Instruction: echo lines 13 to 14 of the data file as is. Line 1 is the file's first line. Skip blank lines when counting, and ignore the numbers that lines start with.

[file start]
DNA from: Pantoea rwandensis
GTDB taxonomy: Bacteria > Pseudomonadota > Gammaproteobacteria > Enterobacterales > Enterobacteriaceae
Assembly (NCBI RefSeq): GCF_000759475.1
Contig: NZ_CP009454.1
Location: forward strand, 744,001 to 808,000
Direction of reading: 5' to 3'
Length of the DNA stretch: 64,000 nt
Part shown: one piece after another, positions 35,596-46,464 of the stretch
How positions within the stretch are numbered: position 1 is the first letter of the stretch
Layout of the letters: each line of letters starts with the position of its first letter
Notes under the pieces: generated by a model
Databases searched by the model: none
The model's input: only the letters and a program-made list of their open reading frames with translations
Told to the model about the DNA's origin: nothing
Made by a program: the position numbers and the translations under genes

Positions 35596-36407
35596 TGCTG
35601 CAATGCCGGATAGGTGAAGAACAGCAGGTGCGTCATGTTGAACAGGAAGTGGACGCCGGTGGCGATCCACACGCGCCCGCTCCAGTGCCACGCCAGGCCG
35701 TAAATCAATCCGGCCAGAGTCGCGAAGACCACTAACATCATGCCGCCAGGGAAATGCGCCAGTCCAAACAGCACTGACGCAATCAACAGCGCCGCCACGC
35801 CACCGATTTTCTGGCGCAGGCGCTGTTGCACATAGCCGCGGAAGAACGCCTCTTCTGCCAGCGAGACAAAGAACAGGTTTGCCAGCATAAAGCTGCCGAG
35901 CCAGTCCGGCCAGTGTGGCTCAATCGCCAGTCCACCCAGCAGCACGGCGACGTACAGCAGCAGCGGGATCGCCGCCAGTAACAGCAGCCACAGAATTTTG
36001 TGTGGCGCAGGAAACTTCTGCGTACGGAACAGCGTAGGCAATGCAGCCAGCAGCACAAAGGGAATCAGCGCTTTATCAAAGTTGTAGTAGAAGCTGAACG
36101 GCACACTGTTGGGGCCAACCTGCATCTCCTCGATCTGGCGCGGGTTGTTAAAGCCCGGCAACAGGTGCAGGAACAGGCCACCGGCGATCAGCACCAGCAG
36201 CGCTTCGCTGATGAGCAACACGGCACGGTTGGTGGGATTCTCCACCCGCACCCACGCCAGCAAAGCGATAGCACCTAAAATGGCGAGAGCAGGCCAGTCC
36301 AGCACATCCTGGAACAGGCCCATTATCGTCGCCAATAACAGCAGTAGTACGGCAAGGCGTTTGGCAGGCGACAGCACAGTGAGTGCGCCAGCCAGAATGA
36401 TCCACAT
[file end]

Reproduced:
The model's input: only the letters and a program-made list of their open reading frames with translations
Told to the model about the DNA's origin: nothing